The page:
Udi’s bread is the commercially available gluten-free bread chosen by an ever-increasing number of families and restaurants. Jason’s Deli introduced it nationwide earlier this year as a bread option for their sandwiches. Rita and I have eaten at several Jason’s in the Austin area and recently I was in Abilene and ate lunch twice at the Jason’s there.

    Rita and I had it served to us at the Hyatt Regency Lost Pines Resort in Bastrop when we were attending a family reunion! And my wonderful Sister, Amanda, brought me a loaf of Udi’s there because she didn’t know if Rita and I would be able to have bread at the resort.

    Those of you with family and friends know how BIG this is for those who must eat gluten-free!! Can you tell I am excited?

Gretchen (Mom)

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Zatter Dip, Spread, or Sauce for a Casserole

    It’s time for another SOS Challenge recipe hosted by Ricki at Diet, Dessert, and Dogs  and Kim at Affairs of Living.  This recipe is submitted to the SOS Kitchen Challenge for October. Sesame seeds are a fantastic choice for this month’s SOS Challenge ingredient. Sesame seeds are a powerhouse of nutrients and rightfully deserve to be an SOS featured ingredient!
    My sweet-tooth had a nifty recipe planned out before seasonal allergies hit and left me dizzy, headachy, and spending most of my time in bed with my eyes covered. A savory recipe came to mind while I was dozing in a Benadryl induced semi-coma. It would not only taste good but it would be very helpful to my queasy stomach. All the requisite ingredients were in the pantry and so began the experiment – in ve-ry slow stages.
    First, I soaked the dried beans that would be the base of the sauce. Our mothers prepared dried beans by soaking them overnight or longer. Then one day someone started doing a ‘quick-soak’ and beans have not been the same since then. Soak and rinse several times over the course of 24 hours to remove a number of unpleasant compounds and your beans will cook more evenly, be cleaner, save energy and taste better. For a complete explanation -> bean prep.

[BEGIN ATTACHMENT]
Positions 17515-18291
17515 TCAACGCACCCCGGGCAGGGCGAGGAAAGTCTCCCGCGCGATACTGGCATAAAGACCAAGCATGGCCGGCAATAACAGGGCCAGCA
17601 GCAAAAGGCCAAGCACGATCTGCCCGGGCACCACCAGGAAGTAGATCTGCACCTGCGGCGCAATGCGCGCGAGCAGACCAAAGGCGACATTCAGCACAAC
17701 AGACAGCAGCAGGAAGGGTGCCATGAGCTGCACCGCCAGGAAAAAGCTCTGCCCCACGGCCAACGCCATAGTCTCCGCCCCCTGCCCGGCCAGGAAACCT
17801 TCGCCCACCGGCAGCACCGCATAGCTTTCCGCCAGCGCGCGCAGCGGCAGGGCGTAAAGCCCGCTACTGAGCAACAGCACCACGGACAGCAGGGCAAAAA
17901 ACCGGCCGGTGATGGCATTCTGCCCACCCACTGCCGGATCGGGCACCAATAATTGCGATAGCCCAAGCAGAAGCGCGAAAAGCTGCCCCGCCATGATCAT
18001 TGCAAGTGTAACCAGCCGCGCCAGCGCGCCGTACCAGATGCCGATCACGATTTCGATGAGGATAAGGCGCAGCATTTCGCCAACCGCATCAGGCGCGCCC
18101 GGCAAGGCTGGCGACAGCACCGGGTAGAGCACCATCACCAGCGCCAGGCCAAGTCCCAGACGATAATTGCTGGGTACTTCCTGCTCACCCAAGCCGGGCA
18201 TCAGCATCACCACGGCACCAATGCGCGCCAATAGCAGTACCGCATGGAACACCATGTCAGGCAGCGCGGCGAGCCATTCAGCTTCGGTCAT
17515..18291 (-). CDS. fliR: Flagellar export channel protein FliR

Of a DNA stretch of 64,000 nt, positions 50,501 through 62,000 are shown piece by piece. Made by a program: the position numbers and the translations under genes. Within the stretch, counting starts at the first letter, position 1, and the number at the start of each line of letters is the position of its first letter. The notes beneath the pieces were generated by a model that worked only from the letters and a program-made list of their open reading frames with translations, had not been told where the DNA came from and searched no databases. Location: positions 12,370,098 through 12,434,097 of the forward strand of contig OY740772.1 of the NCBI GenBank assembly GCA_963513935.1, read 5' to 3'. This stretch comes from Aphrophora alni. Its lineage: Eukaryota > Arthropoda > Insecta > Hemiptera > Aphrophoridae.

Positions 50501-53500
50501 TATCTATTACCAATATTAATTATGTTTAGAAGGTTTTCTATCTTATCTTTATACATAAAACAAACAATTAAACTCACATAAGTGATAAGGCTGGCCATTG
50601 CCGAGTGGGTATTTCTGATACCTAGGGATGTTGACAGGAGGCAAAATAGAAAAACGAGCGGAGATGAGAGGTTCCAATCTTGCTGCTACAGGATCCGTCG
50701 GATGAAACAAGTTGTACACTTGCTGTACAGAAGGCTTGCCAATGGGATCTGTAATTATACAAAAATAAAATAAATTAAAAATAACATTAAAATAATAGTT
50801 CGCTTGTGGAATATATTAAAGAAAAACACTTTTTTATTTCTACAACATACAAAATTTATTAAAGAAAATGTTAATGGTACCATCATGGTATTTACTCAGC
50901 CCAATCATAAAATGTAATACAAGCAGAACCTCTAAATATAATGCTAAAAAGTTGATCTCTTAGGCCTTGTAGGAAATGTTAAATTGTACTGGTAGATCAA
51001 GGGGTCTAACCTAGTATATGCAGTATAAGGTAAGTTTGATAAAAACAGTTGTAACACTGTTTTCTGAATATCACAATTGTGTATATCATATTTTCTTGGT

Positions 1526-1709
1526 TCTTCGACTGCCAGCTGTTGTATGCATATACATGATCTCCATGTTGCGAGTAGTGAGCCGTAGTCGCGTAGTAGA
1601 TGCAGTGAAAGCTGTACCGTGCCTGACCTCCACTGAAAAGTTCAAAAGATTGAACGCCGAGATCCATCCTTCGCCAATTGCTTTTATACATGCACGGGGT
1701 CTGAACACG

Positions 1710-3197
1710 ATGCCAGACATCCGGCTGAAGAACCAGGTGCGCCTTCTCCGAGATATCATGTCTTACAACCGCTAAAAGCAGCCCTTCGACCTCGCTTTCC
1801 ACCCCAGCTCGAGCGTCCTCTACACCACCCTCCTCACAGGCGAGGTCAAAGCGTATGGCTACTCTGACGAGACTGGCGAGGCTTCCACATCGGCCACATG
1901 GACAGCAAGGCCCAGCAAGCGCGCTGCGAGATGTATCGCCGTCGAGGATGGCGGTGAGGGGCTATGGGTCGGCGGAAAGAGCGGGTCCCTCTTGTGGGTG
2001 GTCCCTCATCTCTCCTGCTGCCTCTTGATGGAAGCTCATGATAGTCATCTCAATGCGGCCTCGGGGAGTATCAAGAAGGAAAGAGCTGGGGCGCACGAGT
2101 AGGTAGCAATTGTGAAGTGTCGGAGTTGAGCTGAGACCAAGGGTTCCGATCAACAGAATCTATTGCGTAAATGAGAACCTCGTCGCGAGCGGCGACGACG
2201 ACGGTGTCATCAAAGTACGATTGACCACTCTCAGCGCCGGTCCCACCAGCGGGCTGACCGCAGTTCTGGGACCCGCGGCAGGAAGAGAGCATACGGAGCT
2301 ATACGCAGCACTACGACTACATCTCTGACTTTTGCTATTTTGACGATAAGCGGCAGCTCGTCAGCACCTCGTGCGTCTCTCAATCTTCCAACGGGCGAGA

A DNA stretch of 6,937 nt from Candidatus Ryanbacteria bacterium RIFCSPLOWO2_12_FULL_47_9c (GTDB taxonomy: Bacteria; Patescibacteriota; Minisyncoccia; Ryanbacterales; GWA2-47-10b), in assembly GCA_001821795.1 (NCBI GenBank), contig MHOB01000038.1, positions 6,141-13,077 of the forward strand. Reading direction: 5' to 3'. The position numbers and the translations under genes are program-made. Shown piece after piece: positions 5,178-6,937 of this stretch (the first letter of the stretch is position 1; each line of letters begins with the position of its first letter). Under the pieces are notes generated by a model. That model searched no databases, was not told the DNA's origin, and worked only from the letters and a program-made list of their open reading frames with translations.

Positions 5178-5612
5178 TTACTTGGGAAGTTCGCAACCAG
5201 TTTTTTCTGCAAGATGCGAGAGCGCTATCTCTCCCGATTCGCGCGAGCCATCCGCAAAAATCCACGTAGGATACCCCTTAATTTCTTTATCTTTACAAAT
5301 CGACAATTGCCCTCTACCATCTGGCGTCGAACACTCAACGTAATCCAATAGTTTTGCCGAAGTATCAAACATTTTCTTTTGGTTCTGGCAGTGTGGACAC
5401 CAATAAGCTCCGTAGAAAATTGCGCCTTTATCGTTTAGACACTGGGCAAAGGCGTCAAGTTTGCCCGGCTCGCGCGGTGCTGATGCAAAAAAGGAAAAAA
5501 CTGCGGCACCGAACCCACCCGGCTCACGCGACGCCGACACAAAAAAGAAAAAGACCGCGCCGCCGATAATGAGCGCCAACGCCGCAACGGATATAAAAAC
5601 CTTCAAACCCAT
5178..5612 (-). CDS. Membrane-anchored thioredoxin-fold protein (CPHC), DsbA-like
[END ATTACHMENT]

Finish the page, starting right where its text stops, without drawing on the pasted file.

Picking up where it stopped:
Then I thought about the zatter spice mixture. My zatter was not especially fresh but the ingredients are so simple that I decided to make it up on the fly. Zatter is an ancient mixture that in its simplest form is toasted sesame seeds, thyme, and salt. It is often mixed with olive oil, spread on pita bread and served with hot tea. So I pulled out the olive oil, sesame seeds (bought in bulk), thyme, and sea salt.
    I toasted the sesame seeds in olive oil over low heat after the beans were cooked and cooling. The beans went into the old faithful blender followed by the cooled sesame/oil mixture, sea salt, and thyme. The fragrance of the warm sesame seeds was validation enough for choosing to put it together this way. The resulting mixture was thick and rich with flavor.

Toasting the Sesame Seeds

Toasting the Sesame Seeds

    Part of my ‘delirious dream’ recipe was pasta! I had cooked up some Tinkyada brown rice shells while the bean/zatter mixture was in process. It was resting in an ovenproof dish and ready for the sauce. I had to add some water to thin the bean/zatter paste to sauce which had me thinking down the road to other uses for this tasty bean mixture – like a dip for veggies or as a sandwich spread.

Zatter Casserole
Zatter Casserole

The result is tasty, nourishing, soothing and a very different spin on rice and beans!

Zatter Casserole
2 cups of cooked white beans
1 cup dry Tinkyada brown rice sea shells pasta
1/4 cup olive oil
1/4 cup raw sesame seeds
1 teaspoon sea salt
1 tablespoon thyme

    The beans should be well soaked and cooked until tender. Cook the pasta according to package directions until ‘al dente’ or softer if you prefer. Transfer the cooked, drained pasta to a baking dish. Measure the beans into the blender jar.
    Pour the olive oil into a small skillet and add the sesame seeds. Cook over low heat stirring occasionally until the seeds look toasty and you can smell their savory goodness. Remove from the burner and allow it to cool for a bit so as to avoid a splattering hot oil incident. Then add the cooled sesame mixture to the blender jar. Measure the salt and thyme into the jar and process until smooth. You may need to add a bit of liquid if the mixture is too dry to process smoothly.
    Once the sauce is processed it can be stirred directly into the pasta. The pasta may have cooled somewhat by this time. The casserole can be stored in the fridge until needed or used immediately. It can be reheated in a microwave or conventional oven. This recipe makes about two grown-up servings.

Gretchen (Mom)

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Gluten-Free at The University of Idaho

Clara’s daughter, Jenna, graduated from high school this spring and is currently up to her ears in her first year at college. She has been texting pictures of campus life to Clara including her meals. Clara is so pleased about Jenna’s local gluten-free food options that I asked Jenna to write a guest post. And somehow she found the time!
On Campus at The University of Idaho
On Campus at The University of Idaho

    Finding gluten-free food at college is a bit of a challenge; but thankfully, the University of Idaho is doing its part to incorporate gluten-free options into their cafeteria and other meal locations. At first, I just assumed that there would be nothing for me outside of salads, so I became fast friends with those who work at the salad station (they mix the salad for you) since I was always eating there. One evening, however, I was tired of salads, and I got a cheeseburger instead. Luckily, they leave the burger open-faced, so it is easy to remove without prying off the cheese (arguably the best part).